This satellite derived geospatial analysis documents damages over the Gaza Strip following the July-August 2014 conflict. It is based on analysis of commercial satellite imagery and quantifies damage to overall building structures, health facilities, education facilities, agricultural fields and greenhouses. The study also compares damage from the 2014 conflict to that of the 2009 conflict.
The analysis is supplemented by ground photos following UNOSAT deployment to Gaza in September 2014.
The report is freely available for web viewing.
Overall Damage Analysis
Density of Damage Assessment in Gaza Strip, Occupied Palestinian Territory
Concentrations of damage in the Gaza Strip are found overwhelmingly along the Armistice Line with Israel where building demolition was widely apparent in the analysed satellite imagery. Specifically, 74% of all damaged and destroyed buildings, as well as craters, identified by UNOSAT analysts were found within 3 kilometers of the Armistice Line. Analysis indicates that multiple districts within this area, such as Shejaiya and Bayt Hanun, were almost completely razed with the vast majority of structures completely demolished. It should also be noted that the remainder of the Gaza Strip also indicated damage, with more than 5,900 destroyed or damaged buildings and craters located more than 3 kilometers from the Armistice Line. Based on an assessment of crater size and building damage in those interior areas the source of such damage was likely airstrikes, though naval bombardment and impacts from some mortars and artillery are also likely to have caused some of the identified impacts.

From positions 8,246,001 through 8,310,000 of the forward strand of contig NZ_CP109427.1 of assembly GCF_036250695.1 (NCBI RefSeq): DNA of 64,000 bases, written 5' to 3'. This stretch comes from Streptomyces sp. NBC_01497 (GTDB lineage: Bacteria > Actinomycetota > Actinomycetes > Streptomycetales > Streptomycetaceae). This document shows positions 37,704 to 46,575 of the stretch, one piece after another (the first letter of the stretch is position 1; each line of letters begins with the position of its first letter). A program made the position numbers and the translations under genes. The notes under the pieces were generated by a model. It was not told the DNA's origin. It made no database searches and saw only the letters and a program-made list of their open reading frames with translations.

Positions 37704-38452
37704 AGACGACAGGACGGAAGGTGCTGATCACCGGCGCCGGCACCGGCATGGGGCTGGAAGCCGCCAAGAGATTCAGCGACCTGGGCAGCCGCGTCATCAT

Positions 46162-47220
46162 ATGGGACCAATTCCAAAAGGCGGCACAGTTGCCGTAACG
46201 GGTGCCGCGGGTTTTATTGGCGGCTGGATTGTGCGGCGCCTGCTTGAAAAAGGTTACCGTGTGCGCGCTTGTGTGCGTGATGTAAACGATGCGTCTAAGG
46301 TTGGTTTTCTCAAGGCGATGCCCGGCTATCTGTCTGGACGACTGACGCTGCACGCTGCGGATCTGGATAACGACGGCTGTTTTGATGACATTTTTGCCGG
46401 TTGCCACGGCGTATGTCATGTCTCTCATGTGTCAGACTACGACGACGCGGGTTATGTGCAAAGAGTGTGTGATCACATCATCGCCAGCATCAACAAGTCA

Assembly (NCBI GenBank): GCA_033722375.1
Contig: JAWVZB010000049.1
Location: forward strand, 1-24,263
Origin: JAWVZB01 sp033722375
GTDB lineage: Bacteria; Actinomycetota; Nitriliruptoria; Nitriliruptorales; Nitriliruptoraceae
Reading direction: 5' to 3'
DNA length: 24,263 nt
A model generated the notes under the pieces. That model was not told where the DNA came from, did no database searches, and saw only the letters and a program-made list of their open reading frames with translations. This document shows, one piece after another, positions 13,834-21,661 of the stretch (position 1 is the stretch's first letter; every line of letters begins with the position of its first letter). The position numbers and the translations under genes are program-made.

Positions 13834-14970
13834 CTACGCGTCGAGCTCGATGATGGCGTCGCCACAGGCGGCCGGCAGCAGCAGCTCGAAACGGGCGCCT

2009-2014 Density Comparison of Destroyed and Severely Damaged Structures in Gaza Strip, Occupied Palestinian Territory
Comparison of the two time periods indicates that the 2014 conflict was much more destructive in terms of damage to buildings than the 2008-2009 conflict. The 2008-2009 conflict resulted in a total of 2,852 destroyed or severely damaged buildings detected by UNOSAT, while for 2014 the figure is 10,326. Even accounting for the possible error introduced by the reduced resolution imagery used to analyse the 2008-2009 conflict, this represents a relatively large increase in detected damage. Spatial distribution of the damage is also much more widespread from the 2014 conflict when compared to the 2008-2009 conflict. In 2014, damage occurs in almost every portion of the Gaza Strip.
Key Damage Assessments
Damage to Agricultural Areas and Greenhouses, Gaza Strip - Occupied Palestinian Territory
Analysis indicates that about 1,800 hectares of agricultural fields have likely been razed or heavily damaged by these factors during combat operations. In addition, a total of 657 destroyed, 214 severely damaged and 392 moderately damaged greenhouse structures were identified. These greenhouses are often made of plastic sheeting and were thus easily damaged when ordnance exploded nearby, and were often directly targeted by munitions or razing.
Education Facilities Damage Assessment in Gaza Strip, Occupied Palestinian Territory
Damage to educational facilities was also widely reported in the media during the July-August 2014 conflict. UNOSAT assessed 467 educational facilities of various types (universities, primary schools, etc.) using reference data from the United Nations Relief Works Agency, the United Nations Office for the Coordinator for Humanitarian Affairs, and Open Street Map. As for health facilities, this list of educational facilities compiled by UNOSAT is likely incomplete, but it is the best available at the time of this study. Each educational facility was visually reviewed by the analysis team in the same manner as its wider comprehensive damage assessment for all of the Gaza Strip.
Health Facilities Damage Assessment in Gaza Strip, Occupied Palestinian Territory
Damage to health facilities in the Gaza Strip was widely reported in the media. UNOSAT assessed damage and destruction to 101 health facilities of various types using reference data from the Palestinian Authority, the United Nations Relief and Works Agency (UNRWA), and Open Street Map to determine exact locations and thus which had been destroyed or damaged. Notably, this list of health facilities compiled by UNOSAT is likely incomplete, but it is the best available at the time of this study. UNOSAT visually reviewed the condition of each identified health facility in the same manner as its wider comprehensive damage assessment for all of the Gaza Strip.